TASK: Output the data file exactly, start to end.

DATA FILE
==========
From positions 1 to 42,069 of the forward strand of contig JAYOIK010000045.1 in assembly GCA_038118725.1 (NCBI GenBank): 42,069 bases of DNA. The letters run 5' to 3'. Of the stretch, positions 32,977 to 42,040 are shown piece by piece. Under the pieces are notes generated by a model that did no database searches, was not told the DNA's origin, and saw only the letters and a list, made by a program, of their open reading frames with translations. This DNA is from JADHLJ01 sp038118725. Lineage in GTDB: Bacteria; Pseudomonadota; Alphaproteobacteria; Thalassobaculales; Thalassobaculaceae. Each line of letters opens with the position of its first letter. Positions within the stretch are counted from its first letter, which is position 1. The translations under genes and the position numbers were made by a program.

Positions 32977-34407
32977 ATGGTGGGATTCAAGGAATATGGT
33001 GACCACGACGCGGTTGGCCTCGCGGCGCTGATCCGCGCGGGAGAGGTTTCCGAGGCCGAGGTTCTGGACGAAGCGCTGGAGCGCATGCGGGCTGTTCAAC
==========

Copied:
From positions 1 to 42,069 of the forward strand of contig JAYOIK010000045.1 in assembly GCA_038118725.1 (NCBI GenBank): 42,069 bases of DNA. The letters run 5' to 3'. Of the stretch, positions 32,977 to 42,040 are shown piece by piece. Under the pieces are notes generated by a model that did no database searches, was not told the DNA's origin, and saw only the letters and a list, made by a program, of their open reading frames with translations. This DNA is from JADHLJ01 sp038118725. Lineage in GTDB: Bacteria; Pseudomonadota; Alphaproteobacteria; Thalassobaculales; Thalassobaculaceae. Each line of letters opens with the position of its first letter. Positions within the stretch are counted from its first letter, which is position 1. The translations under genes and the position numbers were made by a program.

Positions 32977-34407
32977 ATGGTGGGATTCAAGGAATATGGT
33001 GACCACGACGCGGTTGGCCTCGCGGCGCTGATCCGCGCGGGAGAGGTTTCCGAGGCCGAGGTTCTGGACGAAGCGCTGGAGCGCATGCGGGCTGTTCAAC